The Morning Call - - FRONT PAGE - By Jenna Fryer

The same mes­sage is re­peated at least once a year — af­ter a fright­en­ing crash, an in­jury, the death of a driver — that rac­ing at high speed any­where is in­her­ently danger­ous.

Scott Speed, a for­mer NASCAR and For­mula One driver, broke three ver­te­brae on a hard land­ing dur­ing qual­i­fy­ing last weekend for the Amer­i­can Ral­lyCross Cham­pi­onship Nitro World Games in Salt Lake City. He has been hos­pi­tal­ized in Utah.

Speed’s in­jury didn’t get nearly the same at­ten­tion as an IndyCar crash two days later at Po­cono Race­way that reignited a de­bate on the com­pat­i­bil­ity of the Pennsylvan­ia track and the open-wheel se­ries.

Justin Wil­son died of a head in­jury in 2015 when he was hit by debris from an­other car at Po­cono. Robert Wick­ens last year suf­fered a spinal cord in­jury that has con­fined him to a wheel­chair when his car sailed into the fence.

Then came Sun­day’s open­ing-lap de­ba­cle, a five-car ac­ci­dent that sent one driver to the hos­pi­tal, al­tered the cham­pi­onship race and put Po­cono square in the crosshairs of crit­ics who don’t want Indy cars hurtling around the 2.5-mile oval at 200 mph.

Felix Rosen­qvist com­plained of back pain and a headache af­ter his car hit the fence in the crash. He was re­leased from the hos­pi­tal and is await­ing IndyCar ap­proval to race again this weekend.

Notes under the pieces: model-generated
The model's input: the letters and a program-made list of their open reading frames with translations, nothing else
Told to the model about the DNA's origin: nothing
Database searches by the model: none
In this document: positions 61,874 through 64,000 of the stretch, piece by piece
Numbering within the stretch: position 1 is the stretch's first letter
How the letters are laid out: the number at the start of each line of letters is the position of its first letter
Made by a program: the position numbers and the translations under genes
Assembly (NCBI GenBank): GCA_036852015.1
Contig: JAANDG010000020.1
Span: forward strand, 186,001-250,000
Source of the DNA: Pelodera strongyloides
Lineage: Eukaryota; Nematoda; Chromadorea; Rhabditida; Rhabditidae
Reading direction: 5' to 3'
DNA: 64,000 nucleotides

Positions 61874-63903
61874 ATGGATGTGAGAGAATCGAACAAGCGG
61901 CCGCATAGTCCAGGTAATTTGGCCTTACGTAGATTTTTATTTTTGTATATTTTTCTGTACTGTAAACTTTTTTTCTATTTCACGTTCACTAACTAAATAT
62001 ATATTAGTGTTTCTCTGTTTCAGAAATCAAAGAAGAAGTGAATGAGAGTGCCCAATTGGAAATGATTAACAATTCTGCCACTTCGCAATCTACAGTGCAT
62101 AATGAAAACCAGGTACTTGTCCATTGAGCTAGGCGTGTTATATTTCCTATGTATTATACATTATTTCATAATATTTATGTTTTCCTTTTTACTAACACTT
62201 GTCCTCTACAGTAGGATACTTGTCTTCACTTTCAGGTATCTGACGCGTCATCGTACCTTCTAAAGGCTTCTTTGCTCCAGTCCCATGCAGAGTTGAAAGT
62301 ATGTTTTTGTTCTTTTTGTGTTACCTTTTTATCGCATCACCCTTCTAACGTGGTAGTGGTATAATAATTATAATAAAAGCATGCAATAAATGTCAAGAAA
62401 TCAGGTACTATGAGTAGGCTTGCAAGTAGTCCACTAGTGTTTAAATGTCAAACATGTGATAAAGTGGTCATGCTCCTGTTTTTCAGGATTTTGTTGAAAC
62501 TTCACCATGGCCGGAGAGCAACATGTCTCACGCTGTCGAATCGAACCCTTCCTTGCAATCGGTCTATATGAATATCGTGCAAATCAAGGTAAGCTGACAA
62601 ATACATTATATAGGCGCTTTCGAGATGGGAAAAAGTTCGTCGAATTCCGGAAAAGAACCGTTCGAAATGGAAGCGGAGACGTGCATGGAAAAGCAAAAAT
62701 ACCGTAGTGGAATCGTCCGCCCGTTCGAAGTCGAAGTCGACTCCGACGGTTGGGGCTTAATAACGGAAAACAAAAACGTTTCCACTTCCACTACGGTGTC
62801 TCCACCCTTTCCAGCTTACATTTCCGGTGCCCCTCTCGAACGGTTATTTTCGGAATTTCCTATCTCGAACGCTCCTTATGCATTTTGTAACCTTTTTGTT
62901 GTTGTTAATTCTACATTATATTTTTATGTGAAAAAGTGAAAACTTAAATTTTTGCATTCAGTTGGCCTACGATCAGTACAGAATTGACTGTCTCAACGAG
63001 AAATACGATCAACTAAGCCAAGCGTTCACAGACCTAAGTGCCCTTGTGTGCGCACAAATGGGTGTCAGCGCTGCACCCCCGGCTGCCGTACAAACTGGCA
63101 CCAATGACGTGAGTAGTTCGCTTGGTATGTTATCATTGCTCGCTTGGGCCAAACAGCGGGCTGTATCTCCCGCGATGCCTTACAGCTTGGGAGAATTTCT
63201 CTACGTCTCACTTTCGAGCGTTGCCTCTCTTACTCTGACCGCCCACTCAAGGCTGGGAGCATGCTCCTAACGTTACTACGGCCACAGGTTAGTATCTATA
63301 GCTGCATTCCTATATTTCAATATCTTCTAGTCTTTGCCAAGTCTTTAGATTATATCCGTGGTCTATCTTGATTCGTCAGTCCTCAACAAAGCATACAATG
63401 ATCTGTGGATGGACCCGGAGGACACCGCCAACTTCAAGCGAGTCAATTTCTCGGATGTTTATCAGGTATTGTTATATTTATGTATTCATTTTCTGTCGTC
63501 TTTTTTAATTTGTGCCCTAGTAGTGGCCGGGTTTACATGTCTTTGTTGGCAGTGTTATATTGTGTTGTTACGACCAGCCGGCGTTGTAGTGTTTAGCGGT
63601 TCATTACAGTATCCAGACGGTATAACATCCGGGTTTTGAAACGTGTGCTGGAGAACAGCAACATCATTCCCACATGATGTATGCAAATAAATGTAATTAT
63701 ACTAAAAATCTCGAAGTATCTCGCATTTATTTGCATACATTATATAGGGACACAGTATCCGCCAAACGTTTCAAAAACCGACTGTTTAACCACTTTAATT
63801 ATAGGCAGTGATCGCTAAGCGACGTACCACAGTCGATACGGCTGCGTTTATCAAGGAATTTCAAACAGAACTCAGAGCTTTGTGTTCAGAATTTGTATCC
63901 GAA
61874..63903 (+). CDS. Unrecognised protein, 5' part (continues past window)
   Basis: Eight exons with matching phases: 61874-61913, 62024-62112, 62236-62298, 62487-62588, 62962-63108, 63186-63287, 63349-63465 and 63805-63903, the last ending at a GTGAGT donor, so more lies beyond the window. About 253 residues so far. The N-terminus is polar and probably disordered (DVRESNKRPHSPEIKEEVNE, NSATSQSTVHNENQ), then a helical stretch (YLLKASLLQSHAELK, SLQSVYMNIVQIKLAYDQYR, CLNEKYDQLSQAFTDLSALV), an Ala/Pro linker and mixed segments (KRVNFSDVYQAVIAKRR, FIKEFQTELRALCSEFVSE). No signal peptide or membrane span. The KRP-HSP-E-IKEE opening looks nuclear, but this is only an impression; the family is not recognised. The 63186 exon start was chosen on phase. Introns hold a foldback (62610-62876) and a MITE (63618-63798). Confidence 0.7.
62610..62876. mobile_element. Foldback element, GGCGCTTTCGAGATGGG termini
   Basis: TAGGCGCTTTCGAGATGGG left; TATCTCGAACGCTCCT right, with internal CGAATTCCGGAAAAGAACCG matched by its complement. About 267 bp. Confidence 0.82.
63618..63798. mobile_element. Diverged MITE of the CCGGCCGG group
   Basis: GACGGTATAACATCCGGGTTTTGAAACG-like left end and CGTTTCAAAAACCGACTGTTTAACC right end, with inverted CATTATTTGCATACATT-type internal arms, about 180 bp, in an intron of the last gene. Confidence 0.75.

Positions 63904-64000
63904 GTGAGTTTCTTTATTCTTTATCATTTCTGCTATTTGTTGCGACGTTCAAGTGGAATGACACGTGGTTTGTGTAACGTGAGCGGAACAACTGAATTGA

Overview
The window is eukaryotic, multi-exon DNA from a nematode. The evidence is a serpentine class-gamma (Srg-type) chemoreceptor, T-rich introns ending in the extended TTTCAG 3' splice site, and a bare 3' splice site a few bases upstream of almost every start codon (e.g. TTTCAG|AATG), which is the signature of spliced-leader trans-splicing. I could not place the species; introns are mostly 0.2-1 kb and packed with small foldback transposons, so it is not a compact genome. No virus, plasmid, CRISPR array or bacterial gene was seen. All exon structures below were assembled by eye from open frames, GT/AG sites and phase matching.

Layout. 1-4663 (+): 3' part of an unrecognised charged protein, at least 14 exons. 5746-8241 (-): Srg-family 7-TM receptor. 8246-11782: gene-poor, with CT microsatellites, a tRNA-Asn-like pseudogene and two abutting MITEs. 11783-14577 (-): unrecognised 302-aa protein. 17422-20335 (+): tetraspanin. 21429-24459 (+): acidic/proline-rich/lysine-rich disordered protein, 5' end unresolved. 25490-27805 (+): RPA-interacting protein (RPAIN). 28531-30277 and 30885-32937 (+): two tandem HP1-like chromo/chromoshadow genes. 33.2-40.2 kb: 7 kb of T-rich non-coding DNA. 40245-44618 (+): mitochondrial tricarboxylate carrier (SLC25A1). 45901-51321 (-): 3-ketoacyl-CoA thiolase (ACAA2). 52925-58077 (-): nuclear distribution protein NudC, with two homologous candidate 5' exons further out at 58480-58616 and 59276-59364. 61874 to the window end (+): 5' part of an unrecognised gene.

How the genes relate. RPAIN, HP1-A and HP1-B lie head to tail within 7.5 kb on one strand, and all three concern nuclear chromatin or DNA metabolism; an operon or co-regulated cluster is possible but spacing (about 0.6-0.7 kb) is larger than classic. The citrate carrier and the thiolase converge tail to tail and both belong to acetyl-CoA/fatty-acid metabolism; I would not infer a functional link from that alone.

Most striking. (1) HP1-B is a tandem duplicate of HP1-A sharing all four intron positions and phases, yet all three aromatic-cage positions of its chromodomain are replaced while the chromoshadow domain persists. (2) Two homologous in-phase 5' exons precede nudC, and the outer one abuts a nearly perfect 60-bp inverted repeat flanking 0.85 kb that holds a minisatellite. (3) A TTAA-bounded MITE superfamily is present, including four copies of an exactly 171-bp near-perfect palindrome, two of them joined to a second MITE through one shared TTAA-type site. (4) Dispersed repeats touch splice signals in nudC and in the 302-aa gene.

“Def­i­nitely feel lucky es­cap­ing with­out any se­ri­ous in­juries af­ter vis­it­ing the catch fence there,” the Swedish rookie posted on so­cial me­dia.

The other four driv­ers in­volved in Sun­day’s crash were not hurt — Alexan­der Rossi’s quest to win his first cham­pi­onship took a se­ri­ous blow — but that didn’t stop a slew of com­plaints about rac­ing at Po­cono. Some of them came from Wick­ens, who called the re­la­tion­ship be­tween IndyCar and Po­cono “toxic” and in need of a “divorce.”

The sit­u­a­tion might have been headed that way any­way as the se­ries and the track don’t have a con­tract for 2020, so it would be easy for both sides to just walk away from this tu­mul­tuous seven-year run. It’s not the solution sought by the three podium finishers, all se­ries cham­pi­ons, who in uni­son supported Po­cono re­main­ing on the IndyCar sched­ule.

“It’s a great oval for us. Ob­vi­ously some un­for­tu­nate ac­ci­dents here … that could hap­pen any­where,” race win­ner Will Power said. “Kind of got a bad rap for that. It’s a good race­track, man. A good track for rac­ing. I re­ally hope we come back, I do.”

Five-time IndyCar cham­pion Scott Dixon said “I feel bad for Po­cono” and pointed to on-track driver er­ror for its spate of spec­tac­u­lar crashes.

“If you look at Justin or Rob­bie, those can hap­pen any­where,” Dixon said. “I think the driv­ers in a lot of sit­u­a­tions can do a bet­ter job to help that sit­u­a­tion.”

And In­di­anapo­lis 500 win­ner Simon Pa­ge­naud said he loves rac­ing at Po­cono but ac­knowl­edged “when you’re trav­el­ing at such high speed, you know a crash is go­ing to be a big crash.”